This is how Tambo and Mandela became leaders and Mbeki after them. (And even now Mmamoloko Kubayi, Minister for Human Settlements and a Ramaphosa loyalist, argues that really no one should have opposed him once he decided to run again. Such attitudes derive from the exaggerated “respect” paid to an African chief.)

But things began to change as soon as the ANC emerged from clandestinity. In 1991 Ramaphosa ran for the post of Secretary-General even though the incumbent, Alfred Nzo, angrily insisted that he had no intention of giving up the job. And then a number of de facto contenders emerged for the succession to Mandela – Hani, Ramaphosa, Mathews Phosa and Tokyo Sexwale.

Hani was murdered and the predominant exile group insisted on Mbeki’s elevation. In 2001 Mbeki then quickly discovered a (fictional) conspiracy against him involving Ramaphosa, Phosa and Sexwale, effectively knocking them out of further contention

Nonetheless, once Mbeki dismissed Jacob Zuma from the deputy presidency in 2005 there was a quite open fight for the ANC leadership, which the insurgent won. When Zuma was re-elected president in 2014 Kgalema Motlanthe openly opposed him and in 2017 a whole series of candidates ran against one another for the party leadership. The same thing is happening again now and the electioneering is quite open and personal even though that’s not supposed to happen.

As a result the ANC is, ever so slowly, re-inventing freedom of speech. Currently we are at an intermediate stage where only the top oligarchs – former presidents and presidential contenders – are able to speak out critically, something that ordinary branch members would still be ill-advised to do.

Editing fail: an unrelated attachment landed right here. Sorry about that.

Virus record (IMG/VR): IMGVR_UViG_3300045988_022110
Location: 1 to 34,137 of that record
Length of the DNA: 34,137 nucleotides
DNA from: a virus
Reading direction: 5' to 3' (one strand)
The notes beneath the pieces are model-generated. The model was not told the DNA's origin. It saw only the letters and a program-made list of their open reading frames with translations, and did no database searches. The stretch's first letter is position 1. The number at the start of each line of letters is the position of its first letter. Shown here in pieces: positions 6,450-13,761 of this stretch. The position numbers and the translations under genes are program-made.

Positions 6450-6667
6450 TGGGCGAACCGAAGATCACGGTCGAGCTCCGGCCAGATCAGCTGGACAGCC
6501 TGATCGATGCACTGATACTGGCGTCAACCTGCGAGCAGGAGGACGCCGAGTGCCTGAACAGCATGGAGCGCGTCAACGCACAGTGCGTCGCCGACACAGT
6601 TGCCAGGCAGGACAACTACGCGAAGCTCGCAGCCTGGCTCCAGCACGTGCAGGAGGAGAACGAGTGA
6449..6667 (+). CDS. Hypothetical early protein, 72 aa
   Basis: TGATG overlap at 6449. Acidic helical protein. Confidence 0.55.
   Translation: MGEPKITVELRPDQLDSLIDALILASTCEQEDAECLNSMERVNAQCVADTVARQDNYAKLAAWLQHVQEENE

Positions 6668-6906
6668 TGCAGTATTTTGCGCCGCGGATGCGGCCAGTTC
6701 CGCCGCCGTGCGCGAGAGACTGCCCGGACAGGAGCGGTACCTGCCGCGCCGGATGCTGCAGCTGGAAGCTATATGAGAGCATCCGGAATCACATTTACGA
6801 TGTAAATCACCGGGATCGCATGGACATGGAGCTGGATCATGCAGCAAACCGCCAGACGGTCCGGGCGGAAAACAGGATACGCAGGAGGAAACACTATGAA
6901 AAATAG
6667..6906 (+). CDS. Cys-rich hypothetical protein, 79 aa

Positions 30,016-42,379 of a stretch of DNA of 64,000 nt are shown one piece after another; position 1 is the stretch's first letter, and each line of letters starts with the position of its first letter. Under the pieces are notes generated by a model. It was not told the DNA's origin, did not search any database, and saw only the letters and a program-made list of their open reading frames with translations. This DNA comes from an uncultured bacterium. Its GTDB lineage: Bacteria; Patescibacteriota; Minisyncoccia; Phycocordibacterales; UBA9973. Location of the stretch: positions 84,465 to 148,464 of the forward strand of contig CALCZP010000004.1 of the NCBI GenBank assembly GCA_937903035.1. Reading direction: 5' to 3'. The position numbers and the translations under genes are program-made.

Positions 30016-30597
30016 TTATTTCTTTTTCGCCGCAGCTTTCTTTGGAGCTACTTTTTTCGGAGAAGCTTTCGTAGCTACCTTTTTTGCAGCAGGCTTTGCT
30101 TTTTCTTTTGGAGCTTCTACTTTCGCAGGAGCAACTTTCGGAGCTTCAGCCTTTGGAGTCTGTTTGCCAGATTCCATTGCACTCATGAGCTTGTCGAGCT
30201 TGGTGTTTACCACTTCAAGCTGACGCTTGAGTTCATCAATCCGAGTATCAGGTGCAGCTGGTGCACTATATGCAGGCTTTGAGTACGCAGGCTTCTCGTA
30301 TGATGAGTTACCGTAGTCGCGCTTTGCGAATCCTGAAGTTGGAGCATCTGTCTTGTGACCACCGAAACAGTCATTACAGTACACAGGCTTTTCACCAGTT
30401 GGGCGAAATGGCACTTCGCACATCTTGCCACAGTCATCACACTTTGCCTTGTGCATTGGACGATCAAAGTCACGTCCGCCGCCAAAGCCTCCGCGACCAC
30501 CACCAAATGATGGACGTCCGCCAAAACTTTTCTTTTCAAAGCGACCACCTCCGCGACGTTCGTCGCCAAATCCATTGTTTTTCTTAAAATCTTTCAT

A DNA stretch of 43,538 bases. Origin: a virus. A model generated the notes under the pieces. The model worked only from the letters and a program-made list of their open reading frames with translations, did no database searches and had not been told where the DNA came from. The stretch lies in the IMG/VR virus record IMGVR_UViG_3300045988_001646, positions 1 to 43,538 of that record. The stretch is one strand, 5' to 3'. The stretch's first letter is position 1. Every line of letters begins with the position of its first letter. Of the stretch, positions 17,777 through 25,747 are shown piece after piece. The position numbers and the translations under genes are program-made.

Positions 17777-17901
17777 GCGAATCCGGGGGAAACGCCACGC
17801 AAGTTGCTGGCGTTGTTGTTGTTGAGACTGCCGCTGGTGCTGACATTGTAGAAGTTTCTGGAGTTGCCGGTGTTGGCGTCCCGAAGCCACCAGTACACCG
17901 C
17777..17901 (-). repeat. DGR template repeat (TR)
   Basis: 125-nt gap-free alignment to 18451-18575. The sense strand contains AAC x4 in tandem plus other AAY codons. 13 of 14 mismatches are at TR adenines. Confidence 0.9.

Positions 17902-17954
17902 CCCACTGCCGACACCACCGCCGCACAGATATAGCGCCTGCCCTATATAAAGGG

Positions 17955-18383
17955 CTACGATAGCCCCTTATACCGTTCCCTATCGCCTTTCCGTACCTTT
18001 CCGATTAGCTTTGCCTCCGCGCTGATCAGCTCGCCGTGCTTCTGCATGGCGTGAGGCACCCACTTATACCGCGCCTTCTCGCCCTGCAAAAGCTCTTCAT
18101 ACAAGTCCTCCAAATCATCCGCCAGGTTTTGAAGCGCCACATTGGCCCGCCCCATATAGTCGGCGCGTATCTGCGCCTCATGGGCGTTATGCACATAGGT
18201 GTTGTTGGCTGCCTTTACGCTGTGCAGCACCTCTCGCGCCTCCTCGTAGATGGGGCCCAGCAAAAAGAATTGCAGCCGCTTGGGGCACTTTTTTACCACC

ANC members are still told that they must be “good revolutionaries” whose first duty is “discipline”. Such notions leave little space for democracy. Indeed, Ramaphosa’s spokesman has made it clear that even any ANC leader who has criticisms of the President ought really to confide these privately to Ramaphosa, thus avoiding the horror of public free speech.

The complex Mr Mbeki

The reason that Mbeki and Motlanthe speak out publicly is, of course, because they wish to persuade others and influence events. Mbeki’s position is the more interesting. He has spent almost his entire lifetime in the ANC, having joined the ANC Youth League in 1956 and he has been an NEC member for nearly fifty years.

Given the hopes and ambitions Mbeki had for an ANC-ruled South Africa and the fact that his personal story has been completely synonymous with that of the ANC, one can only imagine how anguishing he must find the state of today’s South Africa. His mind doubtless replays constantly the crucial turning points which led to today’s complete denouement.